Bill would collect $15M in taxes from Hawaii's Airbnb hosts

Published: May. 3, 2016 at 10:28 PM HST|Updated: May. 3, 2016 at 10:42 PM HST
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HONOLULU (HawaiiNewsNow) - Lawmakers passed a bill Tuesday allowing companies like Airbnb to collect and pay taxes on behalf of hosts who list their properties.

Supporters say tax compliance was their top priority, and the measure could lead to nearly $15 million in state tax collections annually from Airbnb hosts.

The legislation, which was requested by Airbnb, was supported by the state Department of Taxation and the Department of Planning and Permitting.

"Hawaii has a vibrant Airbnb community of responsible hosts and guests. Home sharing is an increasingly popular accommodations option, and the significant benefits it provides to both local businesses and thousands of local residents by generating supplemental income and supporting local businesses highlight the importance of this emerging economic sector," Beth Adair, the global head of tax for Airbnb, wrote in submitted testimony.

"HB 1850 would enable Airbnb to ensure full tax compliance and maximum tax revenue collection on all bookings conducted through our platform. It would also simplify administration for both the Department of Taxation and our host community, and reduce the State of Hawaii's enforcement burden in ensuring individual tax compliance," said Adair.

Visitor industry analysts say Airbnb was estimated to have had nearly 250,000 customers in Hawaii just last year.

Opponents say ultimately it wasn't a question of whether to allow Airbnb to collect tax payments, but whether to use the legislation as an opportunity to create stricter oversight of an industry that has led to the creation of a large number of illegal vacation rentals. For years, lawmakers have sought to address the issues caused by short term illegal vacation rentals displacing local residents in communities across the state.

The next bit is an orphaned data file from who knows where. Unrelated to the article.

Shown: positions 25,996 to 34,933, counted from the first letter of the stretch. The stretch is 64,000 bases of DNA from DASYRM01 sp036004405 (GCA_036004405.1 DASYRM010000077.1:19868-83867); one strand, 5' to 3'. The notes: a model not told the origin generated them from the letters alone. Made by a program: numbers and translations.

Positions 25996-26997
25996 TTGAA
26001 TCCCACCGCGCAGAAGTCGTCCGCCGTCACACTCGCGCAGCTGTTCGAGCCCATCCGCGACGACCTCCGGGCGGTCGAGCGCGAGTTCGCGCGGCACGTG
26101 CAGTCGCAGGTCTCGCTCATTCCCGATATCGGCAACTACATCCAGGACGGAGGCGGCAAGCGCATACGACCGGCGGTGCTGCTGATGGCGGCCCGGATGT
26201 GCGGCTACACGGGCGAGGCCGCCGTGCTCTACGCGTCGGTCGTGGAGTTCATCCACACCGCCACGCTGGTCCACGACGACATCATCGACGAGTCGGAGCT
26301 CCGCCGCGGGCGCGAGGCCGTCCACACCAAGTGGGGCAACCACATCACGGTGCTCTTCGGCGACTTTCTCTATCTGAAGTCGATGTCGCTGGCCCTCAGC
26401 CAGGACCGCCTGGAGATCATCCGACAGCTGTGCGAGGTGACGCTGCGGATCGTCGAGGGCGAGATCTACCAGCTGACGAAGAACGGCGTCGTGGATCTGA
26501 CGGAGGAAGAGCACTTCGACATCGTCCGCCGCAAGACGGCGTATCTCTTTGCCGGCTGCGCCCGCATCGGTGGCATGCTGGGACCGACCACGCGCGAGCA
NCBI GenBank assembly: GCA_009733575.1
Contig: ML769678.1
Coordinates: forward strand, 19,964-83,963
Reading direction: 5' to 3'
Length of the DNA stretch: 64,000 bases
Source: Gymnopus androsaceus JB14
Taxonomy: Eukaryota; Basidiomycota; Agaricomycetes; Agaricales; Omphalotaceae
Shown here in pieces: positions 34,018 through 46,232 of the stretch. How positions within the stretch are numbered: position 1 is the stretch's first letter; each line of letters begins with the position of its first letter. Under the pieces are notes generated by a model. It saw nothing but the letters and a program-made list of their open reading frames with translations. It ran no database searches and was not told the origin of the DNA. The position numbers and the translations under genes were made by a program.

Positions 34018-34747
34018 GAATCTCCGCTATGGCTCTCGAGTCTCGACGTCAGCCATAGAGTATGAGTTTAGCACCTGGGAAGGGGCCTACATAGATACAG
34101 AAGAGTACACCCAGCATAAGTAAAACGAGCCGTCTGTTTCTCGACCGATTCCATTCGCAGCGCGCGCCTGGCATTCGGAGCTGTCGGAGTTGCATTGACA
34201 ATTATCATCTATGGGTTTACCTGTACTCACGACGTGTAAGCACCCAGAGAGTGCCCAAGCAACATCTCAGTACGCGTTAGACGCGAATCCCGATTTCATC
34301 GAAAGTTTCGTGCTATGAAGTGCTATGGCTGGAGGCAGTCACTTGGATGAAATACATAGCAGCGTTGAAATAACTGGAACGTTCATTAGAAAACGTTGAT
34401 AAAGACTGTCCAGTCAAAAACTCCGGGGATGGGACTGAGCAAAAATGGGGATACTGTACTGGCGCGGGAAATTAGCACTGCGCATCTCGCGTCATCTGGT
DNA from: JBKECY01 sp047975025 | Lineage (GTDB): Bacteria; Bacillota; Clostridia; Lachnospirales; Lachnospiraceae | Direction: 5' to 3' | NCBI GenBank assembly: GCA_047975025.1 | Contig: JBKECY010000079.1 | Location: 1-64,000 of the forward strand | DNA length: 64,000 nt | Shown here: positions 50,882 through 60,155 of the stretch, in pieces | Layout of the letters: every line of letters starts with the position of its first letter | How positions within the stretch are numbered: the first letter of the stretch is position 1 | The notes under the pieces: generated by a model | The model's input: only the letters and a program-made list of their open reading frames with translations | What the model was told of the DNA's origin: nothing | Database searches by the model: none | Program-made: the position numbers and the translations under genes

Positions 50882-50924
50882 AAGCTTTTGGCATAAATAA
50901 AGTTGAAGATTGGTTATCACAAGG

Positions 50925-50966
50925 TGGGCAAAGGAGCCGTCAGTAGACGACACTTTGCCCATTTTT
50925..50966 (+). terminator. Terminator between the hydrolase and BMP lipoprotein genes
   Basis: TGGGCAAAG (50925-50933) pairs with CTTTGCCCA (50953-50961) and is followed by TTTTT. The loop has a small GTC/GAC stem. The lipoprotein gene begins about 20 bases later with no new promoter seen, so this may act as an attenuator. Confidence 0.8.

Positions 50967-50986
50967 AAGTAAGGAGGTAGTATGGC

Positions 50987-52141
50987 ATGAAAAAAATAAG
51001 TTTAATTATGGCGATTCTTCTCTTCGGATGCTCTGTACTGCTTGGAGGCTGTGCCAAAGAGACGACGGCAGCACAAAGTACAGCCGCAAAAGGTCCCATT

"Our quiet residential neighborhoods are turning commercial. Our beaches and ag lots are literally being rented to tourists for $39 - $69 a day. For what? So that Airbnb can collect $3 - $6 in taxes? Is that worth it?" asked state Sen. Donna Mercado Kim, chairwoman of the Senate Government Operations Committee.

Critics of the bill worry it will shield hosts who are listing illegal vacation rentals. They say the measure should have regulated Airbnb to prove property owners are licensed with the state by requiring tax identification on each listing.

"Airbnb basically lets anybody post up as a host. We've been finding in Hawai'i that they've been allowing hosts to put up camp sites, public beaches -- telling people they're going to have to go to the bathroom on the beach -- and so, what I wanted is an amendment where we could actually hold them to standards where we could block that kind of hosting on their site," said Sen. Laura Thielen, (D - Kailua, Lanikai, Enchanted Lake, Keolu Hills, Maunawili, Waimanalo, Hawai'i Kai, Portlock).

"People love to camp, they should have choices and alternatives in costs -- but if we're going to have rule-making and regulations, then everybody has got to play by the same rules," said state Sen. Sam Slom.

All bills still head to the Governor for his signature before becoming state law.

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